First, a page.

Not a day goes by, and usually not even an hour, when we don’t face the considerable challenge of waiting for something or somebody. Waiting in a checkout line. Waiting for everyone to gather for a meeting or a lunch appointment. Waiting at a traffic light. Waiting in a doctor’s office. The list could go on and one, and those are just the relatively harmless forms of waiting. I’m sure you can think of other instances that are much more challenging, and even frightening.
That’s why my favorite and more frequent prayer is: “Lord, give me patience, but please hurry.” Patience is absolutely essential for dealing with waiting. You can often take actions to shorten a wait, but sometimes you can do nothing except … wait. Patience is the ability to wait without experiencing anger, anxiety or frustration.
Patience is entirely internal. It’s subjective rather than objective. Since patience is internal, I want you to grasp a simple fact: when your ability to control external events is limited or nonexistent, you must learn to control your inner responses. You must learn to control your anger and your frustration and your anxiety. The good news is that those responses are always within your control, no matter what’s happening in the physical world.
Thomas Edison must have been one of the most patient people who ever lived. Edison developed an almost supernatural ability for patience in his work. Edison didn’t use conventional scientific methods. He progressed by simple trial and error. It’s said that when he was developing filaments for the first incandescent lightbulb, he tried more than seventeen thousand materials before he found one that worked.
How did he do it? He didn’t just passively absorb one failure after another, nor did he start throwing things against the wall. Instead, he turned the situation into a challenge, or even a game. If he tried using the skin of a potato in his lightbulb and it immediately burned to a crisp, he saw this as a discovery in itself. He didn’t say, “I still haven’t found something that will work.” He said, “I’ve found one more thing that doesn’t work.” He didn’t get depressed, he didn’t start a fight with his wife, and he didn’t kick the dog. He went on to the next thing.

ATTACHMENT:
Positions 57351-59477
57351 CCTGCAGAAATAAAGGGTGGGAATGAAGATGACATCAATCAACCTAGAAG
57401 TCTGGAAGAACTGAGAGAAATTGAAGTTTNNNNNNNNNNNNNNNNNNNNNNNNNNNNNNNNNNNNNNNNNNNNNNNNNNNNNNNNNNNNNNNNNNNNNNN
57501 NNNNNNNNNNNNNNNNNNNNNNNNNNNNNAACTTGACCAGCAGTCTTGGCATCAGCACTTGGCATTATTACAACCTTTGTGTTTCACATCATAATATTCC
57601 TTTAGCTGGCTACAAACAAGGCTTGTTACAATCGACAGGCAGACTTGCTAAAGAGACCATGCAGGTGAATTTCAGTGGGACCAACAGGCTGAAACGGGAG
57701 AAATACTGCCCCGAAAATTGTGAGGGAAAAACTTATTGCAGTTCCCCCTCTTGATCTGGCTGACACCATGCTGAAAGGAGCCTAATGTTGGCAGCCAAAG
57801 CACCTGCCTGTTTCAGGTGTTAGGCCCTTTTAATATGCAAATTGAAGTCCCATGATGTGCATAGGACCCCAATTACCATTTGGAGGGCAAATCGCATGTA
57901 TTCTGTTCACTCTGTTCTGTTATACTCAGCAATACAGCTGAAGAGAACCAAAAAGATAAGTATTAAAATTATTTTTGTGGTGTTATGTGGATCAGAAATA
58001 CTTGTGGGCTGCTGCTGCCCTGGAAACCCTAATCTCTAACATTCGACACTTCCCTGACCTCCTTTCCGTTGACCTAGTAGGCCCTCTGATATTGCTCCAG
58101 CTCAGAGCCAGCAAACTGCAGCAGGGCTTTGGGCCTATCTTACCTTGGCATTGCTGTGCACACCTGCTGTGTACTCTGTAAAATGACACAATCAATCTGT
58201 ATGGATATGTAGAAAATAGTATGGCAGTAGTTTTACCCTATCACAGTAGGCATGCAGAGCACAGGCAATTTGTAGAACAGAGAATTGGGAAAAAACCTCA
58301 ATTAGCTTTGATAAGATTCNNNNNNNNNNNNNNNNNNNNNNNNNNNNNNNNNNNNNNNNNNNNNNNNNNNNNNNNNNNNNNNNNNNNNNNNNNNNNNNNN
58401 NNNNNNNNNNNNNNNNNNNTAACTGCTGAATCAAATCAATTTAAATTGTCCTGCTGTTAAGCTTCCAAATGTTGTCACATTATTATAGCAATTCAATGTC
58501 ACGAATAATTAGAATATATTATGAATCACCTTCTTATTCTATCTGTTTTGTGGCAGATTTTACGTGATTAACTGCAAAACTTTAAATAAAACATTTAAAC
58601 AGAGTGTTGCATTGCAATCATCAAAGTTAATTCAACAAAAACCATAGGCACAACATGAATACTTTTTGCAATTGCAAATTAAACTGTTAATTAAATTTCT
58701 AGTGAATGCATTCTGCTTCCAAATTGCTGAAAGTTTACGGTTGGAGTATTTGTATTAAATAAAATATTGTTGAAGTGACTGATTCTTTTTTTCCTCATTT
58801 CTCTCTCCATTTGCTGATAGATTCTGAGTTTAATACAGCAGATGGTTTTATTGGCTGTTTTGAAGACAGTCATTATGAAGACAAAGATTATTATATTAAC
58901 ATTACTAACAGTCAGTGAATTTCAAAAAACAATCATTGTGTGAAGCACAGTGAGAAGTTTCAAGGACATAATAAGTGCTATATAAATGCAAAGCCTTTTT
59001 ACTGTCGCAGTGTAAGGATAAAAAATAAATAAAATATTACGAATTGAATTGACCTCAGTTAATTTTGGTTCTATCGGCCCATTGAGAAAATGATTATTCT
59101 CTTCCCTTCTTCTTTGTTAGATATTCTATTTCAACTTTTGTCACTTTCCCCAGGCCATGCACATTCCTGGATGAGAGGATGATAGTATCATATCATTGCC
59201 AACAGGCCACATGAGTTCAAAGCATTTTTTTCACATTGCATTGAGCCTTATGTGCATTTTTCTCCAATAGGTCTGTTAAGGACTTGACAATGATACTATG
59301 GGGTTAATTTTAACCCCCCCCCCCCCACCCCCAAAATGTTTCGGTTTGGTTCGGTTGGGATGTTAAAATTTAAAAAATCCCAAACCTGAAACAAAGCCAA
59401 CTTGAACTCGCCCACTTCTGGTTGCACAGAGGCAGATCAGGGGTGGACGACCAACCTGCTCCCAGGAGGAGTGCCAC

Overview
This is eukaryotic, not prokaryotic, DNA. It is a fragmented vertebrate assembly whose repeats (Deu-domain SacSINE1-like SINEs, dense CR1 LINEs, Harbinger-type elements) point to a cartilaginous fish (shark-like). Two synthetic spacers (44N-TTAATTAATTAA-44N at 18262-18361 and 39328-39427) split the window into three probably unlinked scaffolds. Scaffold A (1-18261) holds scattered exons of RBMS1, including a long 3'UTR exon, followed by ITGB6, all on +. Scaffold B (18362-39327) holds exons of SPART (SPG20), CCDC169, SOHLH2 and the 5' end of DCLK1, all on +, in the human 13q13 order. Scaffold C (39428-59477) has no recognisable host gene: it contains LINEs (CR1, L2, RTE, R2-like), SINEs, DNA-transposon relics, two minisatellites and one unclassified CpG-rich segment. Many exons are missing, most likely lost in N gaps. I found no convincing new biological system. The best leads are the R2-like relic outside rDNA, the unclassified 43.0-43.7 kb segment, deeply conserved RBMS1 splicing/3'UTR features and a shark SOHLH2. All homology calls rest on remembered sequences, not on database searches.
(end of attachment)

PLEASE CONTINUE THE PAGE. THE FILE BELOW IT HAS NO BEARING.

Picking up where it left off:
Patience is the ability to detach from the need for immediate gratification. A baby wants its bottle now or the baby will cry. The rat wants its food as soon as it pushes the button.
The guy in the line at Starbucks wants his muffin and his special blend of java right away. Maybe all that is perfectly normal. But a class act knows that life is more complicated than doing what comes naturally. So a class act is able to wait when waiting is necessary.
Patience means accepting the obstacles and reversals that are inevitable in every area of life. You learned how to walk although you must have fallen down many times. Call upon your innate capacity for patience the next time you feel like giving up or flipping out. That capacity is still there, so learn to use it.
If you’re feeling enthusiastic about something in your life, be patient with people who can’t immediately share your exuberance and excitement. What’s more, accept that they may even resent you for it. This isn’t pretty or admirable, but it’s just the nature of some people.
Above all, recognize that there is no need to rush yourself or others in any aspect of learning and growth. Be patient about learning to be patient. Show this patience with yourself, and with others around you.
Is it easy to learn patience? No, it’s not. Patience is probably one of the most difficult personal qualities to master. It takes time and energy. But class does not come easy. And it’s not supposed to come easy. Many years ago the philosopher Reinhold Niebuhr wrote the words that has come to be known as the Serenity Prayer. Most people just know the first part but the entire prayer is what I really say when I need patience:
“God grant me the serenity,
To accept the things I cannot change,
The courage to change the things I can.
And the wisdom to know the difference.
Living one day at a time;
Enjoying one moment at a time;
Accepting hardship as a pathway to peace;
Taking, as you did, this sinful world as it is,
Not as I would have it;
Trusting that you will make all things right
If I surrender to your will;
That I may be reasonably happy in this life,
And supremely happy with you forever in the next.”